2. Mutual Fund Dealer Rule 6.2.1 obliges all Approved Persons and former Approved Persons to answer questions and attend an interview when requested to do so.
  3. Section 1 of the Mutual Fund Dealer Rules defines:
    1. an “Approved Person” as being an individual who is a partner, director, officer, compliance officer, branch manager, or alternate branch manager, employee or agent of the Member who (i) is registered or permitted, where required by applicable securities legislation, by the securities commission having jurisdiction, or (ii) submits to the jurisdiction of the Corporation;
    2. a “Corporation” as being “[Name of New SRO]” (which, since June 1, 2023, has been named CIRO); and
    3. a “Member” as a Dealer Member that is registered as a mutual fund dealer in accordance with securities legislation and is not also registered as an investment dealer.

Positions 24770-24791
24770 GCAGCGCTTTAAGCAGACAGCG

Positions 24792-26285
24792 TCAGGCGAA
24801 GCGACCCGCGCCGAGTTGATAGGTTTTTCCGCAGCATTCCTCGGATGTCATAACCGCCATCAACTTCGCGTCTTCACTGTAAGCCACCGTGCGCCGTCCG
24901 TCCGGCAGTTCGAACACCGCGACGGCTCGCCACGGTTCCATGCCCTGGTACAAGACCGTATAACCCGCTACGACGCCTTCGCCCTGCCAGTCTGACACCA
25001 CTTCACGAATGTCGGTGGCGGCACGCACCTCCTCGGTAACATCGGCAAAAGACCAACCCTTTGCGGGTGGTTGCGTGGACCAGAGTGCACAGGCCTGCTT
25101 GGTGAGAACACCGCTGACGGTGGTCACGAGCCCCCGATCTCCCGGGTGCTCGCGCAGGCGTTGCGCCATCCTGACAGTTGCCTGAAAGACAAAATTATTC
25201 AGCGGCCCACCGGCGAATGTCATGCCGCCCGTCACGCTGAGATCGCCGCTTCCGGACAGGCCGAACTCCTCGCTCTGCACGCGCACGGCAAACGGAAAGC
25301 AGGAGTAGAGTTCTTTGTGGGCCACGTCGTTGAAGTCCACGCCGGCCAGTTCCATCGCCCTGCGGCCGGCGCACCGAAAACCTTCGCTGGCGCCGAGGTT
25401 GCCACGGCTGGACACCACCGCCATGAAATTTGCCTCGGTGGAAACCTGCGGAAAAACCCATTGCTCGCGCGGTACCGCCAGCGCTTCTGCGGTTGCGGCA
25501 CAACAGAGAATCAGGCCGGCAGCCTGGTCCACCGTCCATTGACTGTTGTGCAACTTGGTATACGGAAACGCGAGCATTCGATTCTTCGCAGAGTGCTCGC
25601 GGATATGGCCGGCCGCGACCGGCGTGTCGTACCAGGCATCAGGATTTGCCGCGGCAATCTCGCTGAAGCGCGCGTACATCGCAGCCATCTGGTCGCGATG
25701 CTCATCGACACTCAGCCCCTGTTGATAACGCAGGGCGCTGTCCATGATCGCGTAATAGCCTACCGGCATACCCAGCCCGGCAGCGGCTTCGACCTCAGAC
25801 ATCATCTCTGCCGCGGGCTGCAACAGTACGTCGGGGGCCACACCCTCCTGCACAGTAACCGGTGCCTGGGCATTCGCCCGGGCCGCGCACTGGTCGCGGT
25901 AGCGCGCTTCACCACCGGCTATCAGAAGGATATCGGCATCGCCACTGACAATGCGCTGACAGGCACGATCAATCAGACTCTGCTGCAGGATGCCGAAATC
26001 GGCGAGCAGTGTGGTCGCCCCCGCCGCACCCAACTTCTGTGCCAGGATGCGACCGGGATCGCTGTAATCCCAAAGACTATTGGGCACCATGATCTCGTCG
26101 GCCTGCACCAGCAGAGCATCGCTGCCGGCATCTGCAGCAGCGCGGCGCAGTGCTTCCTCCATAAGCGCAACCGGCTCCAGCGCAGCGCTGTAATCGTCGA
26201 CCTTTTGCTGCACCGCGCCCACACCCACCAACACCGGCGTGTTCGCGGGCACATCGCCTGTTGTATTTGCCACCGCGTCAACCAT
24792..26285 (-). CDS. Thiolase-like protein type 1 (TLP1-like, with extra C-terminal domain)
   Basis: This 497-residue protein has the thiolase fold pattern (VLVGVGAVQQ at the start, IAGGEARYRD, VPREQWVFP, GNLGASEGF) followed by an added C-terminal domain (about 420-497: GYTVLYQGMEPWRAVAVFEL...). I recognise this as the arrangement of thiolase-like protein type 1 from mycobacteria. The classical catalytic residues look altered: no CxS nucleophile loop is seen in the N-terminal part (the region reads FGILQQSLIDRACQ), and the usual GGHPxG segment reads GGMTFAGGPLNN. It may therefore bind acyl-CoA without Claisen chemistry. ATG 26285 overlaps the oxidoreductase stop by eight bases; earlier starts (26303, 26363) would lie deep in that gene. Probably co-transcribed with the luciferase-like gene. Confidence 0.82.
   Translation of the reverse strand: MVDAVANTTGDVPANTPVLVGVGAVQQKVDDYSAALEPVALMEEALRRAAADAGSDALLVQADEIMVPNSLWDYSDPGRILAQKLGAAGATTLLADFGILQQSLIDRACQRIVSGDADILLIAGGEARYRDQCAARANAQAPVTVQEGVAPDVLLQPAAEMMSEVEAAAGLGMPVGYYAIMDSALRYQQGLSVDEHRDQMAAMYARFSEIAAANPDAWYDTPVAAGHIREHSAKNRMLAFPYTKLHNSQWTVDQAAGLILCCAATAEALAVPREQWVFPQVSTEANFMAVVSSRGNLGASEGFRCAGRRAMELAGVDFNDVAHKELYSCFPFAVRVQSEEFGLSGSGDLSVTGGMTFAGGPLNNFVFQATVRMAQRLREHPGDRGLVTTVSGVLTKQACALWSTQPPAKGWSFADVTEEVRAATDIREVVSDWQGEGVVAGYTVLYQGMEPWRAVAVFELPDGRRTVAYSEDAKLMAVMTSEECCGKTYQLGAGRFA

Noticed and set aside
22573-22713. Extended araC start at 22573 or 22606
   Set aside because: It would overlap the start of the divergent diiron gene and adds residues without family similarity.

4. A Hearing Panel has the power to impose certain penalties on Approved Persons pursuant to Mutual Fund Dealer Rule 7.4.1.1.
  5. Under the Mutual Fund Dealer Rules, the Corporation, now known as CIRO, can commence disciplinary proceedings against formerly registered Approved Persons for up to five years from the date on which the individual ceased to be an Approved Person pursuant to Mutual Fund Dealer Rule 7.4.1.4 (formerly section 24.1.4. of MFDA By-law No.1).
  6. Decisions provided by enforcement counsel show that discipline of formerly approved persons has been upheld in Securities Act related matters.

Taub v. Investment Dealers Assn. of Canada, 2009 ONCA 628 at para 46; and

Dass v. Investment Dealers Association of Canada, 2008 BCCA 413 at paras 13-14 and 46.

  1. A Hearing Panel has the power to impose certain penalties on formerly Approved Persons pursuant to Mutual Fund Dealer Rule 7.4.1.4.
  2. The Hearing Panel relied on Investigator Fallows’ affidavit in reaching our substantive conclusions. While Investigator Fallows was present and available for cross examination at the hearing on the merits, the Hearing Panel did not have any questions since enforcement counsel and filed documents provided sufficient information.

V. JURISDICTION TO PROCEED IN THE ABSENCE OF THE RESPONDENT

  1. The Respondent did not attend the hearing on August 11, 2023.